In 2016 Audi gave us the scintillatingly quick second-generation R8 Supercar. And now the German manufacturer has returned with a follow-up ragtop. Behind me is the R8 Spyder. And Audi reckons it’s just as quick and exhilarating as its hardtop sibling. Let’s see if the claim stands up. 2017 Audi R8 Spyder is now available in Australian showrooms priced from $388,500 plus on-road costs. It gets the same mid-mounted V10 engine as the regular R8 coupe, producing 397 kilowatts, and 540 Newton metres.
2017 Audi R8 Spyder Review
There’s also a V10-plus Spyder on its way. Like the hardtop sibling, the Spyder gets the same swish, tech-laden Monoposto cockpit, a relaxed day-to-day skill set, and top-flight safety. It might sound farfetched, but this a supercar you could actually live with, day-to-day. For one, the fabric top closes and opens in about 20 seconds, at speeds of up to 50ks an hour. And while you wouldn’t buy a supercar for fuel use, this one’s actually not all that thirsty, when driven sedately. The engine can actually shut down an entire bank of five cylinders during light throttle-up locations in order to save fuel. And, in addition, the seven-speed dual-clutch automatic can decouple itself from the engine during coasting scenarios, basically, allowing the car to freewheel down the road. In pure number terms there is very little rationale to justify the Spyder. It costs $3,400 than the equivalent V10 coupe, weighs an additional 125 kilograms, and is slower in a straight line.
I’ve got one word to counter all of that.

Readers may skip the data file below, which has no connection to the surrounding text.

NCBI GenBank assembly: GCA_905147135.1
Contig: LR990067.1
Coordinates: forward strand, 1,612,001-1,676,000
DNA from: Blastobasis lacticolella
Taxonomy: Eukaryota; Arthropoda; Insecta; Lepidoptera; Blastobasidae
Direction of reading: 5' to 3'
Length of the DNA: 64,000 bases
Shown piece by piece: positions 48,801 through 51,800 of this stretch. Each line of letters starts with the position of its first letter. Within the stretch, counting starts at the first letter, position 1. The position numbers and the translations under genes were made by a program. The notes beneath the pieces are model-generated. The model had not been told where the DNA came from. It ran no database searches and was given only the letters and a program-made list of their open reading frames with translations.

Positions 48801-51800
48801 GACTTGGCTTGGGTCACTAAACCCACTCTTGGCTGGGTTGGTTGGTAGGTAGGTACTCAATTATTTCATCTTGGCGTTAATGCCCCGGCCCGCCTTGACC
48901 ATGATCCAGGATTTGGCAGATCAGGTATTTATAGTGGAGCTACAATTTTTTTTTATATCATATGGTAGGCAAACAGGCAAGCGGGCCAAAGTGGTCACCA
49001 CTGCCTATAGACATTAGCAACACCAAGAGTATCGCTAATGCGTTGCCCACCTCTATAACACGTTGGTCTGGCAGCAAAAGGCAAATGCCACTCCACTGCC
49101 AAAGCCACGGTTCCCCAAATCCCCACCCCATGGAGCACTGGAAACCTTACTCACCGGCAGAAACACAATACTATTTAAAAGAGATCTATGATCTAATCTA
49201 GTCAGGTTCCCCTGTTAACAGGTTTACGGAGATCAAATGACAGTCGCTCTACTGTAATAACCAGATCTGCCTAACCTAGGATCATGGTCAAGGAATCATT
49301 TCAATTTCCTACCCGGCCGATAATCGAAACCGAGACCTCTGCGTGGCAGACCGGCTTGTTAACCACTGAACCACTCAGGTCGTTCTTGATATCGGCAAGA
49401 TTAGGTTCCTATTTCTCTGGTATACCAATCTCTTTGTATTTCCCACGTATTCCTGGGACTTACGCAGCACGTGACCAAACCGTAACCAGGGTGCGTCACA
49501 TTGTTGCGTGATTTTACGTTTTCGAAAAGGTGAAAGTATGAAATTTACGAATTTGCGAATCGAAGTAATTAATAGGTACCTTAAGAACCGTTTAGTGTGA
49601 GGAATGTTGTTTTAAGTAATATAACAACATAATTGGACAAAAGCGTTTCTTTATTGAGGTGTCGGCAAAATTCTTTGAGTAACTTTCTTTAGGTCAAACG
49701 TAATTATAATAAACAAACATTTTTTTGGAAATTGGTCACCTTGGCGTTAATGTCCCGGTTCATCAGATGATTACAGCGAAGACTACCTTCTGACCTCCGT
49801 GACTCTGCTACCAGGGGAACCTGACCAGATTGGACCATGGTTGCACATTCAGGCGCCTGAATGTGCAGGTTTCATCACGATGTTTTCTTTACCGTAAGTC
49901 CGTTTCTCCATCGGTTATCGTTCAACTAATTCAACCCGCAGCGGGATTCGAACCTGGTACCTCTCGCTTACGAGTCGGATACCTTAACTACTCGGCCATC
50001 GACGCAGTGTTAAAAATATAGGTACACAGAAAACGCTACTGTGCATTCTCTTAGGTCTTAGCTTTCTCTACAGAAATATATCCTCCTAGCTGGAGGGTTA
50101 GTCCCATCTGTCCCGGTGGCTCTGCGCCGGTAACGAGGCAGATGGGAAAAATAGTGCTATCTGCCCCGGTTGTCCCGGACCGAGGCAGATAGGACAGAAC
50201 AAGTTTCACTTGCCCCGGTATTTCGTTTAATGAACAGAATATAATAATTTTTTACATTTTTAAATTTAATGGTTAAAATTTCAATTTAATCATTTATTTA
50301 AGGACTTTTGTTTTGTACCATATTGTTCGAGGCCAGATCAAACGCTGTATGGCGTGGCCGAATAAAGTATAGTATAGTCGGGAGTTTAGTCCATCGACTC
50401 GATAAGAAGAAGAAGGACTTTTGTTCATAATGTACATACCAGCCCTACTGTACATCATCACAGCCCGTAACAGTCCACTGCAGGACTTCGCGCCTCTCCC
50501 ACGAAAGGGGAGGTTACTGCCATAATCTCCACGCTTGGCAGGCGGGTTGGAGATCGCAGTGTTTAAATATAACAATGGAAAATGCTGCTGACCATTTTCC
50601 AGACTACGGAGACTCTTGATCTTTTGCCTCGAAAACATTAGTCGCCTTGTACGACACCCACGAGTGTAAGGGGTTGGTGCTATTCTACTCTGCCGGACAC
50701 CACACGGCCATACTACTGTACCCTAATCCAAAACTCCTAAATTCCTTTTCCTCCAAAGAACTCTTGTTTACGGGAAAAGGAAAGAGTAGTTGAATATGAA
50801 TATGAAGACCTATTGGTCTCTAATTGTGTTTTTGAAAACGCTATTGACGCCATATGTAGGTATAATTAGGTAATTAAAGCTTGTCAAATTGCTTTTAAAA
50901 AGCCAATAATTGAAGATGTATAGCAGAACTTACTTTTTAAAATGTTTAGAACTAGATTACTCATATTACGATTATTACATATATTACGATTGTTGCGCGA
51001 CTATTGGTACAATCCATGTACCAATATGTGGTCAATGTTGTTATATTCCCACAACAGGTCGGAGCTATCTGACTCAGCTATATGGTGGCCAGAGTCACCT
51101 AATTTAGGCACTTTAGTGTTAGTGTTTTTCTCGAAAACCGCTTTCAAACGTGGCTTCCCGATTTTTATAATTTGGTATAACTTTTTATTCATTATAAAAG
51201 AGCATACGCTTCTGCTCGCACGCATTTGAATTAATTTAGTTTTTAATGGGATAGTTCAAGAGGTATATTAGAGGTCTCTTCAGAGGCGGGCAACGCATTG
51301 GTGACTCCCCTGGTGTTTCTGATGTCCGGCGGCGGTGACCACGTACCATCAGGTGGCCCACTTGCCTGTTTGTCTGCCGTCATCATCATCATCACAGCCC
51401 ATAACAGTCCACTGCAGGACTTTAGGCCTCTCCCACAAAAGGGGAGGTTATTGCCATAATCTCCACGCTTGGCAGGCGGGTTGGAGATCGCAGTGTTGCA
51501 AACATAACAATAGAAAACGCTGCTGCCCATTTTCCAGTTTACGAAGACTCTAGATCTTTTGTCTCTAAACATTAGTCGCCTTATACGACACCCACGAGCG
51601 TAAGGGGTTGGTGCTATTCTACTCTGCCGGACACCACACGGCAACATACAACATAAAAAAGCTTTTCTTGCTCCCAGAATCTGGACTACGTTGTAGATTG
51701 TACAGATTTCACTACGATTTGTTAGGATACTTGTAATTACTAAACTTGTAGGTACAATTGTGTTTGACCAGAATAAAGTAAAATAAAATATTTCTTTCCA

Sound. With the roof down you’ve basically got unlimited access to those ten thumping cylinders situated right behind the cockpit. It’s amazing and, I’m going to say it, well worth the price of admission. To get around the added weight the Spyder’s door seals now have a thicker gauge of aluminium and there’s more reinforcement in the A pillars and windscreen. With all those provisions in place there is no stopping that V10 engine. Zero to 100 takes just 3.6 seconds and you’ve got a top speed of nearly 320ks an hour. The best part is just that zing as you climb to the 8,700rpm red [? rev] line. It’s really intoxicating stuff. In addition, you’ve got that brilliant seven-speed dual-clutch automatic, and, I’m going to be honest, I reckon it’s the fastest gearbox in any modern supercar. More contentious is whether the added 125 kilos in kerb weight is felt around the track. At nearly 1.8 tons the R8 Spyder is certainly no bantamweight. Now, sure, we don’t really have an R8 coupe to compare this car directly against, but, do I really feel like I’m missing out on anything on track? Not at all.
Well, there you have it. The R8 Spyder lacks very little on the racetrack. But there is so much more to this car than go-fast appeal. In fact, while I’ve got it, I’m going to go hit the town because, if you want to be seen, there’s no missing this thing on the road.